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Divorced couple’s dog is legally a family member, Colombian court says

Jader Alexis Castaño, a Colombian university rector, was left depressed after he lost his dog Simona in a divorce, often unable to stomach a meal due to his grief, according to court records. But Castaño wasn’t the only one torn up over his inability to pet and play with his “hija perruna,” or “dog child,” as he often referred to Simona.

After Castaño and his former wife Lina María Ochoa split in 2021, Castaño’s rare visits with Simona left him convinced that the pup was “emotionally affected” every time their encounters came to an end, court records state. But Castaño’s ex-wife was not willing to allow preset, guaranteed visits.

What could Castaño do to see Simona more often? He opted to take the matter to court, where judges ruled in October that the dog should be legally considered “his daughter” and treated as such in divorce proceedings — the first such ruling in Colombia.

Last year, Castaño sued his former wife, demanding scheduled visits with the pooch. Castaño alleged that Simona was part of the “family’s nucleus,” and that both he and the dog had been adversely affected following the divorce because his former wife did not grant him frequent visits, the lawsuit states.

What started as a lawsuit demanding a regular schedule of visits with Simona turned into a bigger legal question for the Colombian court: Was the dog like any other member of a family, like a toddler, whose parents shared custody after separating?

The Bogotá Superior Court ruled that Simona the dog had indeed been an official member of the “multispecies” family before the divorce tore it asunder.

That meant Castaño was entitled to scheduled visits with Simona, a living creature with feelings who also suffered after the marriage ended, the court ruled.

Before 2016, to the eyes of the court, animals were considered cosas muebles,a legal term meaning objects that humans could transport wherever they wanted. But a ruling that year decided that animals are not objects. They’re living beings with feelings.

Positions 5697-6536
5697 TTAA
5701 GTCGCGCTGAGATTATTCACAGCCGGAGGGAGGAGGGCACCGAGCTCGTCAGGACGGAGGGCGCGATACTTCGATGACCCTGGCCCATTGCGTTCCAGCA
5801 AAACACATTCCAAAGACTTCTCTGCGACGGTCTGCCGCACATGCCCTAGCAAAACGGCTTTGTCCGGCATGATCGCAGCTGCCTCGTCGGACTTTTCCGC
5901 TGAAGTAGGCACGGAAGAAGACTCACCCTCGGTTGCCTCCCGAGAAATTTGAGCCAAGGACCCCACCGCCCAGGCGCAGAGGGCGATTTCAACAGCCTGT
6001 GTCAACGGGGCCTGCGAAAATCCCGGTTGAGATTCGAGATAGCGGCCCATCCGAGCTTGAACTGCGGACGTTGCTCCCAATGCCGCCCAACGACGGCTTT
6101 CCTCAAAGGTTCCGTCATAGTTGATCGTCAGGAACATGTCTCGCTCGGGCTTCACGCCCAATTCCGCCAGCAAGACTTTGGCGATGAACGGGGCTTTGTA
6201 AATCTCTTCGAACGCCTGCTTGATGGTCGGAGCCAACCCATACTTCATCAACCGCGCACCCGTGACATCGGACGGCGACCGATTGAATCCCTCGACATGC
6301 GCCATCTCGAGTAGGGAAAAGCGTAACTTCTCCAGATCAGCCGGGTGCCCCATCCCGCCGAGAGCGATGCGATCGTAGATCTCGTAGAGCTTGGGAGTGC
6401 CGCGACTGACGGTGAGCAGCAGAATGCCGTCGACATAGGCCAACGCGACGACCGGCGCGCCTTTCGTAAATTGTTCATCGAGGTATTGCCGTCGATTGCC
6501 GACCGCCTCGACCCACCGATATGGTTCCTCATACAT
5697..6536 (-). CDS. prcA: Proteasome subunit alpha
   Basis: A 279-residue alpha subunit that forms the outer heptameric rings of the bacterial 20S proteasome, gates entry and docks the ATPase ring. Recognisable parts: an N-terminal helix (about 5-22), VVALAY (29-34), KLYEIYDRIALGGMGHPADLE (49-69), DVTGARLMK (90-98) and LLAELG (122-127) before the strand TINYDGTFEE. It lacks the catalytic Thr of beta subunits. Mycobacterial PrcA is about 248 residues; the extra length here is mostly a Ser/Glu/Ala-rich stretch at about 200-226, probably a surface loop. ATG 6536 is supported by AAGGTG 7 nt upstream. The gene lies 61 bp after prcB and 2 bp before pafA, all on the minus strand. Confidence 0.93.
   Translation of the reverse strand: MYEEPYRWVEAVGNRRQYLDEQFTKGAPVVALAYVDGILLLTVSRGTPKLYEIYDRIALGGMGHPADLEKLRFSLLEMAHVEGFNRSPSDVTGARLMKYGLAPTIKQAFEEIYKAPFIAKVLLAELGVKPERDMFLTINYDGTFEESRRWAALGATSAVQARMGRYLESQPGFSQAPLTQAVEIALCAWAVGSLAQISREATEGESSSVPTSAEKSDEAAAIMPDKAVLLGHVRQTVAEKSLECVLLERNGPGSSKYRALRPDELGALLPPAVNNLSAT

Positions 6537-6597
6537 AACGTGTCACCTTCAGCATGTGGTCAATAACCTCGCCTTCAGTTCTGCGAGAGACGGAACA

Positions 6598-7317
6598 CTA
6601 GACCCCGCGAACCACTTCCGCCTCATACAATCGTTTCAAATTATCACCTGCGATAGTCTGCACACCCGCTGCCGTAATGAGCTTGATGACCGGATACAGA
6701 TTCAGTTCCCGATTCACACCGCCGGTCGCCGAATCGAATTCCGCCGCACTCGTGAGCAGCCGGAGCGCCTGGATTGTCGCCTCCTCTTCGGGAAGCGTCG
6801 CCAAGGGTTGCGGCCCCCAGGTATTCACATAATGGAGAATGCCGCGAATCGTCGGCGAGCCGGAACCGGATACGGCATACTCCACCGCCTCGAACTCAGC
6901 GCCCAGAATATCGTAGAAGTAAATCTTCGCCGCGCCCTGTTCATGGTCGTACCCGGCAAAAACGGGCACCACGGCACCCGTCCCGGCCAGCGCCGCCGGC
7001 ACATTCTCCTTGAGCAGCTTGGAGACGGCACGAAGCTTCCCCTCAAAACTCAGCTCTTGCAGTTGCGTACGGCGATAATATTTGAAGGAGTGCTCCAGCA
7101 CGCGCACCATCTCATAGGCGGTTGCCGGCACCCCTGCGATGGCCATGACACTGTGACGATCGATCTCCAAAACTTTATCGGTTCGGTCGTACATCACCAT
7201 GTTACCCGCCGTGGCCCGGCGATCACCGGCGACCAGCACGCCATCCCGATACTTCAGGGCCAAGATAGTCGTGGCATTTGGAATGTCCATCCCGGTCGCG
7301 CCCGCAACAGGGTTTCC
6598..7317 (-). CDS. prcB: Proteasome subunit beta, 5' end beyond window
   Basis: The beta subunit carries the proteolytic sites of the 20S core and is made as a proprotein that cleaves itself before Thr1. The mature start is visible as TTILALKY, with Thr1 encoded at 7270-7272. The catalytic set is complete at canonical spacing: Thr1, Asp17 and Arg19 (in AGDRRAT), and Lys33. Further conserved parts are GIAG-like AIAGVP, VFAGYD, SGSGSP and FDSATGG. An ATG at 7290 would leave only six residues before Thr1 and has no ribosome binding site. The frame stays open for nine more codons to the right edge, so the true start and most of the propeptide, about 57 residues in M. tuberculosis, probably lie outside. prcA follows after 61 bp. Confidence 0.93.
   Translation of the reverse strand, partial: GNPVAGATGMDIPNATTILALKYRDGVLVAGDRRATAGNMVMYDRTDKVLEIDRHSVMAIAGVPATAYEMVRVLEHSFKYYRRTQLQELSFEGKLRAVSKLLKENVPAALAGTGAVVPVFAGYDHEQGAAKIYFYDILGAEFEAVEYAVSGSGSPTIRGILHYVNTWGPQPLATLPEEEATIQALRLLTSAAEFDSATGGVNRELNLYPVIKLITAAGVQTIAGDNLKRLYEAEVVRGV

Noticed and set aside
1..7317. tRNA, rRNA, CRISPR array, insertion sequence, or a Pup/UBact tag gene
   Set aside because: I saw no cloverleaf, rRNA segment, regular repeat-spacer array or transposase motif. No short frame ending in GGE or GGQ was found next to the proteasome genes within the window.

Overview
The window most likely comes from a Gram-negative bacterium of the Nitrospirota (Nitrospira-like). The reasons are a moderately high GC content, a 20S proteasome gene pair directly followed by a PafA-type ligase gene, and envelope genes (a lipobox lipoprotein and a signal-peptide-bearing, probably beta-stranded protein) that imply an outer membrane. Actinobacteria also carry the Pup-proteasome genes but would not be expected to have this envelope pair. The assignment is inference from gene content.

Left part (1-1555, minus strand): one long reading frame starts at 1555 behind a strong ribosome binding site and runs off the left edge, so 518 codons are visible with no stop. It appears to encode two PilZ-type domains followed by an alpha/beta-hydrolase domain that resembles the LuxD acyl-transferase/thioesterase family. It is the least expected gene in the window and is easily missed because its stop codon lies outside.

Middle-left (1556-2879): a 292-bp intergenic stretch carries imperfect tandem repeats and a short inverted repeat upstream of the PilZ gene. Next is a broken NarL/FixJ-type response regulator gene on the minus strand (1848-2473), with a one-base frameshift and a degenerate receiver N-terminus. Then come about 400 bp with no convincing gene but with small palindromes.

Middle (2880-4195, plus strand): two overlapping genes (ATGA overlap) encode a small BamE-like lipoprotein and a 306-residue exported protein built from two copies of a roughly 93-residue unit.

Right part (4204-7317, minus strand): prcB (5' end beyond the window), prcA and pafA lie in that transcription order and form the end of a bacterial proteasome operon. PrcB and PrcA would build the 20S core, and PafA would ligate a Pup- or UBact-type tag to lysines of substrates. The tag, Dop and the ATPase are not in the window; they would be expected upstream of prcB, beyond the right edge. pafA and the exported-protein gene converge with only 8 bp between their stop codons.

The court also ruled in 2016 that humans must protect animals from pain and be responsible for their well-being by treating them when sick and avoiding putting them in circumstances that could cause them fear or stress. This last part, the judges evaluating Castaño’s lawsuit said, was a factor in considering how Castaño’s separation from Simona impacted the animal’s well-being.

It’s the first time a Colombian court has ruled that an animal can be considered a member of the family if it’s treated as such by its owners. But Colombia is not the only country at the cutting edge of this legal matter, according to ReVista: Harvard Review of Latin America.

“Latin American legal systems are at the forefront of considering animals as family members,” according to the online magazine. “In a global recent attitudinal change toward animals in western societies, today, many people recognize themselves as part of a multispecies family.”

In 2018, for instance, a Peruvian court ruled that Petunia, a 3-year-old pig, was a member of one family in the country’s central highlands region of Junín after the municipal government said the pig was a public health risk and ordered her family to transfer her to a farm, according to ReVista.

As for Simona, a family judge must now rule the exact visiting schedule for Castaño and the pup, “his daughter,” the lawsuit states.

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